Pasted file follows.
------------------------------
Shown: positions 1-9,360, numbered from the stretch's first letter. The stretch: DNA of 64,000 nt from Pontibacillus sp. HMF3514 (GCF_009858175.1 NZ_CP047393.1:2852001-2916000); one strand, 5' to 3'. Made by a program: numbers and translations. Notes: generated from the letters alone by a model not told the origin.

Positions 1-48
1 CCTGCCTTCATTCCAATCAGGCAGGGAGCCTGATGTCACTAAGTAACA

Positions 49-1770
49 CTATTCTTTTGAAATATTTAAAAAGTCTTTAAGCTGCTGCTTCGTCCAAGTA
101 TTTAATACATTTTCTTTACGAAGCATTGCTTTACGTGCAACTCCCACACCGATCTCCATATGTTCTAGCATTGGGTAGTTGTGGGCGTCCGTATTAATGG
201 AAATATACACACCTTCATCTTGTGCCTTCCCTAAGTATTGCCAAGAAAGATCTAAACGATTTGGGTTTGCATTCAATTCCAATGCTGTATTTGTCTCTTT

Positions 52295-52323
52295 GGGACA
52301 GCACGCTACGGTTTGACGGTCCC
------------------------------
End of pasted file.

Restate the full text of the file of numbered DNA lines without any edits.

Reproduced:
Shown: positions 1-9,360, numbered from the stretch's first letter. The stretch: DNA of 64,000 nt from Pontibacillus sp. HMF3514 (GCF_009858175.1 NZ_CP047393.1:2852001-2916000); one strand, 5' to 3'. Made by a program: numbers and translations. Notes: generated from the letters alone by a model not told the origin.

Positions 1-48
1 CCTGCCTTCATTCCAATCAGGCAGGGAGCCTGATGTCACTAAGTAACA

Positions 49-1770
49 CTATTCTTTTGAAATATTTAAAAAGTCTTTAAGCTGCTGCTTCGTCCAAGTA
101 TTTAATACATTTTCTTTACGAAGCATTGCTTTACGTGCAACTCCCACACCGATCTCCATATGTTCTAGCATTGGGTAGTTGTGGGCGTCCGTATTAATGG
201 AAATATACACACCTTCATCTTGTGCCTTCCCTAAGTATTGCCAAGAAAGATCTAAACGATTTGGGTTTGCATTCAATTCCAATGCTGTATTTGTCTCTTT

Positions 52295-52323
52295 GGGACA
52301 GCACGCTACGGTTTGACGGTCCC